Layi Olanrewaju, Ilorin
An Ilorin-based legal practitioner, Mallam Yusuf Ola-Olu Ali, has said the “Government funding of political parties in Nigeria is antithetical to democratic principles.”
In his lecture at the 2020 Press Week of the Correspondents’ Chapel of the Kwara state council of the Nigeria Union of Journalists (NUJ), entitled, Effectiveness of Party Supremacy in Strengthening Democratic Principles and Promoting National Development, in Ilorin on Wednesday, Mallam Yusuf Olaolu Ali SAN, said that political parties should not have owners.
The senior advocate, who said that the democratic ethos started to wane when the regime of Ibrahim Babangida funded two political parties, namely, SDP and NRC, with programmes and manifestoes written by the military authority.
He thus said that the federal government should discontinue the arrangements to encourage good governance.
“Political parties should not have owners. They should be mass organizations that give high and low, the rich and the poor the same opportunities. Ownership of political parties by individuals is directly antithetical to the democratic principle. If a political party will be all-inclusive, it is important that it should be owned by a wide range of individuals drawn from all segments of the society”, he said.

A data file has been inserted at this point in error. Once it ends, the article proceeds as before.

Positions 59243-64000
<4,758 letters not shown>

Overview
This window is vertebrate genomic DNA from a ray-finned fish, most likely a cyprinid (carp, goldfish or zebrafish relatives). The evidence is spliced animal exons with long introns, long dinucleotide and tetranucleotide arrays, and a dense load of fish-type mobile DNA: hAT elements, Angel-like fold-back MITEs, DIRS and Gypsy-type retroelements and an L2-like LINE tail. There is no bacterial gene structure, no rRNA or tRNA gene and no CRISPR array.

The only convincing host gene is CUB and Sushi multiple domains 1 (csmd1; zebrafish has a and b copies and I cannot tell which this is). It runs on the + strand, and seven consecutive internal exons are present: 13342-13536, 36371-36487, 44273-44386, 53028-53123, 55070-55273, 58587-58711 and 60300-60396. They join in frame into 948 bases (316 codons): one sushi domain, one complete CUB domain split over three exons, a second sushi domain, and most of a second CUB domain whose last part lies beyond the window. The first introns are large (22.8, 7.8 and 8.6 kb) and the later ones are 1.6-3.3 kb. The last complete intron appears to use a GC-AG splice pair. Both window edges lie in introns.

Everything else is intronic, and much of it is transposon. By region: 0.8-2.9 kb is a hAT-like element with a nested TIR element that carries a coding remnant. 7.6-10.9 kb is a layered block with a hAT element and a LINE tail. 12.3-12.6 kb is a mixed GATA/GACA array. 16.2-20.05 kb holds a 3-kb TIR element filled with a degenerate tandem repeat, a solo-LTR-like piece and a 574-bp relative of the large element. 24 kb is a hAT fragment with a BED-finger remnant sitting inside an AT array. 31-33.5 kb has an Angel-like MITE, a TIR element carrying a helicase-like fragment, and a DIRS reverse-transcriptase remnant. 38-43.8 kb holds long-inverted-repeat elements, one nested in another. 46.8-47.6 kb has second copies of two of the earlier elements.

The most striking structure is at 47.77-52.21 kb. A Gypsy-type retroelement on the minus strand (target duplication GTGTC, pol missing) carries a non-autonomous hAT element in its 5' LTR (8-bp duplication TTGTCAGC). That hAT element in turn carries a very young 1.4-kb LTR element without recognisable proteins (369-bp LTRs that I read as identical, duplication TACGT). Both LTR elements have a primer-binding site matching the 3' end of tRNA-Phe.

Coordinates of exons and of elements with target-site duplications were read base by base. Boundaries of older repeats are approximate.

Mallam Ali said there is a lack of internal democracy in the nation’s political parties, adding that the situation has created a serious intraparty conflict which he said could likely threaten regime stability and good governance.
“This has played out several times in Nigerian politics, as soon as the disputes arise within the party, the effect is usually felt in the quality of governance,” he said.
The legal icon, who described the present proliferation of political parties in the country as a mockery and should be eradicated, said that Nigeria does not need more than four political parties.
“As much as politics should be all-inclusive, that does not mean every family should set up a political party. At present, Nigeria has well over 50 registered political parties. Some of these parties often have nothing on the ground in terms of membership, influence or geographical spread, and may not even have more than a couple of offices in a few cities. As a matter of fact, the proliferation of parties is usually used as a ploy by politicians to plunge the electorate into confusion as well, pose administrative hurdles for the electoral umpire during national elections. To make matters worse, they do not get a single vote during elections. INEC should have them deregister political parties that do not garner a certain percentage of votes cast in a general election, maybe five per cent,” he said.